Home South African SA professor develops first anti-Covid-19 drug treatment

SA professor develops first anti-Covid-19 drug treatment

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In the first round of trials the drug showed that 98.2% of patients were clear of all Covid-19 symptoms within 96 hours.

File picture: Ian Landsberg/African News Agency (ANA)

A DURBAN clinical pharmacologist has developed a drug which in the first round of trials showed that 98.2% of patients were clear of all Covid-19 symptoms within 96 hours.

Vaccines are used as a preventative measure to prepare immune systems to fight off diseases and ideally prevent further infections but treatments are typically used when patients are already sick with a certain disease.

The clinical pharmacologist, who cannot be named as yet due to contractual obligations, lectures part-time and is a research fellow at the Durban University of Technology.

The professor told the Sunday Tribune that the drug, known by the identification tag HIM20, was developed in May but was not yet available to the public as it was going through a second round of testing.

“It underwent clinical trials from May to November and was administered to 133 Covid-19 positive patients who presented at least three symptoms. 98.2% of patients were clear of all symptoms within 96 hours of initiating the drug therapy. Side effects were minimal in that 4% of patients presented with minor nausea, vomiting and diarrhoea,” he said.

The professor had a team of five doctors and pharmacists who assisted with the clinical trial.

They monitored compliance, side effects, adverse reactions and determining pharmacokinetic profiles of the drug.

The professor used his own funds for the research which was conducted under the auspices of the research company – I.M. Chemical Corporation.

“Covid-19 is triggered by the virus Saes-cov2. Thereafter it presents predominantly as an inflammatory disorder so signs and symptoms presented are consequences of inflammatory processes within the body. Common examples are fevers, sore throats and body pains. The question then arises – should anti-inflammatory drugs play a major role? The answer was a resounding no. My research proved the opposite to be true and this is what led me towards the synthesis of HIM20,” they said.

The clinical pharmacologist said patients above the age of 65 taking anti-inflammatory drugs for a host of conditions like rheumatoid arthritis were significantly more prone to contracting Covid-19.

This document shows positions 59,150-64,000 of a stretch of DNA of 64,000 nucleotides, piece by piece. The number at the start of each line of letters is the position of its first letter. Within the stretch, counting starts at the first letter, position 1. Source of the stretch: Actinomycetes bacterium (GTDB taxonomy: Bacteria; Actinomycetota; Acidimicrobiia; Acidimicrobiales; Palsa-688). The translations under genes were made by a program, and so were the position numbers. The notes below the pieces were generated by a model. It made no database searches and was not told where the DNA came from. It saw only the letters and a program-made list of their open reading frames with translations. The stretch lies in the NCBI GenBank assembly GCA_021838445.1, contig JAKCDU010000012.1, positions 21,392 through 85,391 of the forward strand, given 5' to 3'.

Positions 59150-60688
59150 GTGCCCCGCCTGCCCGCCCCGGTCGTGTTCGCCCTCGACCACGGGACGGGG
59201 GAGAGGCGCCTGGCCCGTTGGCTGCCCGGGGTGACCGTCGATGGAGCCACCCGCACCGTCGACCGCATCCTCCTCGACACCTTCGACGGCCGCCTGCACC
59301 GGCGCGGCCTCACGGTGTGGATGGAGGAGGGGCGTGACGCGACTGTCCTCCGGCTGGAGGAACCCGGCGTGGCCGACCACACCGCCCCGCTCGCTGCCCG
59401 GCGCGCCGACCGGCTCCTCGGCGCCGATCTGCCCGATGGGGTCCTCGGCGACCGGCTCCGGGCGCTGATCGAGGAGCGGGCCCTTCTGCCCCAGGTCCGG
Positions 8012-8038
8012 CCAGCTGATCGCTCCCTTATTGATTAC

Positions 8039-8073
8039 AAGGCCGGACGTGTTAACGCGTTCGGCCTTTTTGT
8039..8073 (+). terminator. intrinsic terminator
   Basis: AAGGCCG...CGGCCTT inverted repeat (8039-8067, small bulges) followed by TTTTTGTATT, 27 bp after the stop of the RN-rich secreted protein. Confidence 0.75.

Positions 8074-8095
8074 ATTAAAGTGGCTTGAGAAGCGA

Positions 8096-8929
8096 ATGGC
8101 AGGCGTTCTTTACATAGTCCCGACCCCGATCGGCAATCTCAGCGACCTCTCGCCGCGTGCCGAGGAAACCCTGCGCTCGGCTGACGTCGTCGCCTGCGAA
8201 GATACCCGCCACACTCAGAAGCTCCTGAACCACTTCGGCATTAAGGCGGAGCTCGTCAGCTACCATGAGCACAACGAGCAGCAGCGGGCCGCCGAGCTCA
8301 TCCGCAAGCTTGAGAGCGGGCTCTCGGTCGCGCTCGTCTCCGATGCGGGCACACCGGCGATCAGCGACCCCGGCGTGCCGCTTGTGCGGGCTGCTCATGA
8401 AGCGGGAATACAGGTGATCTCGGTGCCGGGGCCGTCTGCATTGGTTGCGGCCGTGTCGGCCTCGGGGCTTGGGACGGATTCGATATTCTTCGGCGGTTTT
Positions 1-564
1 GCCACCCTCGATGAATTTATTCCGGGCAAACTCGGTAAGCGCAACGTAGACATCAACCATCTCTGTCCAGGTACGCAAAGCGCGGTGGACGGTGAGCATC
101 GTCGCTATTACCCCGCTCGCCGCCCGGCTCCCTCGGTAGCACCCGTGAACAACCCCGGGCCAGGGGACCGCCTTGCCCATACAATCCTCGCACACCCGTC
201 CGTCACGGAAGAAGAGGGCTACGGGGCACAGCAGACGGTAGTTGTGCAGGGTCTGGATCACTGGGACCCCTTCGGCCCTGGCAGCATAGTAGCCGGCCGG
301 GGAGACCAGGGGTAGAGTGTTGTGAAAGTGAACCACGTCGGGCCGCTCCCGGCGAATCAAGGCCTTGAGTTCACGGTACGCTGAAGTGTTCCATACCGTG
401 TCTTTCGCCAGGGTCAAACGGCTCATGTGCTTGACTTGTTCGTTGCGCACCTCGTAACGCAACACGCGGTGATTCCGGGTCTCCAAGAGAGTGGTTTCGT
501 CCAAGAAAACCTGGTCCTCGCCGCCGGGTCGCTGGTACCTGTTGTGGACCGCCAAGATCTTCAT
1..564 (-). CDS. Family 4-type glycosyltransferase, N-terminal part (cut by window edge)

“The body has a large number of inflammatory mediators and they are classified as cytokines. Common anti-inflammatory drugs block one to two inflammatory mediators. Once a patient contracts Covid- 19 the body is flooded with inflammatory mediators, producing coronavirus symptoms. This flooding is referred to as the cytokine storm. Any Covid-19 treatment must have the capacity to block this storm,” he said.

They said the molecular design of HIM20 was to block the release of multiple inflammatory mediators amongst other effects.

“But with that said, 1.8% of patients did not respond to the HIM20 treatment. Two-thirds of these patients were diabetic. This group included diabetics. There seemed to be some yet unknown mechanism at play in these patients that prevented the therapeutic effect of HIM20. The other one-third of non-responsive patients were over the age of 74,” they said.

The clinical pharmacologist said two patient groups formed part of a second study to use HIM20 as a preventative against Covid-19.

“The same team is working on the second study and HIM20 will become available once our study and the registration process is completed.”

Speaking on the recent global developments on Covid-19 vaccines, the professor said data was still limited which made things difficult.

“A vaccine is purely prophylactic and once a patient has contracted Covid-19, the vaccine is useless. Also, the current iterations of Covid-19 vaccines are not orally effective and must be injected. But HIM20 is orally effective and may be self-administered.”

Eleven vaccines are currently in clinical testing with nine already entered in a partnership with COVAX.

The country currently hosts clinical vaccine trials by Johnson & Johnson alongside a partnership between Astrazeneca Plc and the University of Oxford.

On Thursday President Cyril Ramaphosa reiterated the country’s engagement with the World Health Organization’s Covid-19 Global Vaccine Access Facility initiative.